Ag chairman says a system needs to be in placeWASHINGTON — House Agriculture Committee Chairman Collin Peterson, D-Minn., wants Congress to finish the farm bill by late 2011 or early 2012 to make sure the Obama administration implements the bill.
By: Jerry Hagstrom, Special to Agweek
WASHINGTON — House Agriculture Committee Chairman Collin Peterson, D-Minn., wants Congress to finish the farm bill by late 2011 or early 2012 to make sure the Obama administration implements the bill.
Peterson earlier had said Congress should be sure to finish the bill before Sept. 30, 2012, when the 2008 bill expires. But in a speech to the National Corn Congress on July 14, Peterson said time had been lost in the implementation of the 2008 bill because of the shift between the Bush and Obama administrations.
“There may or may not be a change of administration, but if there is, we should have a system in place,” Peterson said.
Peterson also said he thinks that the next farm bill may have less money to spend than the current one. Peterson said he thinks that the deficit commission jointly established by Congress and the White House “may have some traction,” which might mean writing a farm bill while Congress tries to reconcile the budget.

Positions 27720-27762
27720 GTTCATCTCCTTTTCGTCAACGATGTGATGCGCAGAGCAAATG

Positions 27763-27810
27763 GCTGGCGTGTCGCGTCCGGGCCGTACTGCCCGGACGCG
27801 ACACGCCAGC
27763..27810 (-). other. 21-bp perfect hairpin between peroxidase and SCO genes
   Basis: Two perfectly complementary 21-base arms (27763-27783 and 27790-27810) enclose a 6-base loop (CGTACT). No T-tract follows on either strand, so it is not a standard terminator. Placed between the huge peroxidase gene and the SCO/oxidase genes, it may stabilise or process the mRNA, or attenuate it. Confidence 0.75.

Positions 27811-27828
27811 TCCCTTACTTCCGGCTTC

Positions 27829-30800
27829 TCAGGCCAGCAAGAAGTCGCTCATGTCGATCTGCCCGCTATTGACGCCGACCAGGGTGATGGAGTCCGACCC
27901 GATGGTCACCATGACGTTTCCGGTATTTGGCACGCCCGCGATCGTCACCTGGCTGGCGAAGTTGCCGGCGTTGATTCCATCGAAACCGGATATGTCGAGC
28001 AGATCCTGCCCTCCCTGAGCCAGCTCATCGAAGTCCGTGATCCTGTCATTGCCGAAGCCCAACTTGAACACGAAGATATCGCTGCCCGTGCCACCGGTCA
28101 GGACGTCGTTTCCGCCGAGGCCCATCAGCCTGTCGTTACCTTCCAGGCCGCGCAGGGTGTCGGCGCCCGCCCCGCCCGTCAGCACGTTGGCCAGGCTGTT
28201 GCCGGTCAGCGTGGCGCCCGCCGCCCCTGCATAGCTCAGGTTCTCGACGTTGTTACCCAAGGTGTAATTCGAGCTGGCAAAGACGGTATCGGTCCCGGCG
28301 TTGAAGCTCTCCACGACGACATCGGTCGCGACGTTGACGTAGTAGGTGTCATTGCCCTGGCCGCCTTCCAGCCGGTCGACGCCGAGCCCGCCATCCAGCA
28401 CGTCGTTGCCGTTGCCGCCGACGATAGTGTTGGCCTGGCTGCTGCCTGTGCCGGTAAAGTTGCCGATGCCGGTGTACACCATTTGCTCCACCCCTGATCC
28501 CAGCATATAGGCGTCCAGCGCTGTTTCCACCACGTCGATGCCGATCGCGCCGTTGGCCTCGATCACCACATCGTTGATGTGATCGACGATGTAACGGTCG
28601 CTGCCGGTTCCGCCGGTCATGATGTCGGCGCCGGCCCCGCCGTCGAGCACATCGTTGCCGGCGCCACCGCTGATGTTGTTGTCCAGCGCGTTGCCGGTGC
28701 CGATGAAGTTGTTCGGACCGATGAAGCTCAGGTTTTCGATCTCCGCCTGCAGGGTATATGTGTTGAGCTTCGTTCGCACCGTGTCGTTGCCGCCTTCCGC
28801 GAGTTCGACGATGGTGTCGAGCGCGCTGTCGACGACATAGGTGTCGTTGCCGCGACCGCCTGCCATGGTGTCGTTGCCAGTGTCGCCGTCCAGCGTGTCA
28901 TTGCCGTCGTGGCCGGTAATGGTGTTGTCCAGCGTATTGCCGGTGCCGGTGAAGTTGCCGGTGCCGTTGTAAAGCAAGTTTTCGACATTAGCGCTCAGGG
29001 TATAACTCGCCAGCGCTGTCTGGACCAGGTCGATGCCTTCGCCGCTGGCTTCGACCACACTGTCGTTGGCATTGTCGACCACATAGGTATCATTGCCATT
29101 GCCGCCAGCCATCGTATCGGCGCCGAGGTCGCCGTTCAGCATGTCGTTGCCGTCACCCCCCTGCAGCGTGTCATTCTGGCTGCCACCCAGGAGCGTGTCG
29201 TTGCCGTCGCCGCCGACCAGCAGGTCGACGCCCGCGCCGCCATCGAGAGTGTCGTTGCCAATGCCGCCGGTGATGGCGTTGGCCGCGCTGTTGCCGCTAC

Peterson also told the corn growers he understands that ethanol may matter more to them than the farm bill. Peterson said he is troubled by the delays at the Environmental Protection Agency and the Energy Department in approving gasoline with a higher ethanol content. But Peterson praised Agriculture Secretary Tom Vilsack for his work on ethanol. Vilsack “really understands ethanol,” Peterson said. “He is trying to get (White House aide Carol) Browner, (EPA Administrator Lisa) Jackson and (Energy Secretary Stephen) Chu to do what they should.”
Peterson said that he had brought all the players on ethanol together for a meeting, including the American Petroleum Institute, ethanol groups and convenience store and gasoline station owners. “They say they like ethanol but they are headed in different directions,” Peterson said.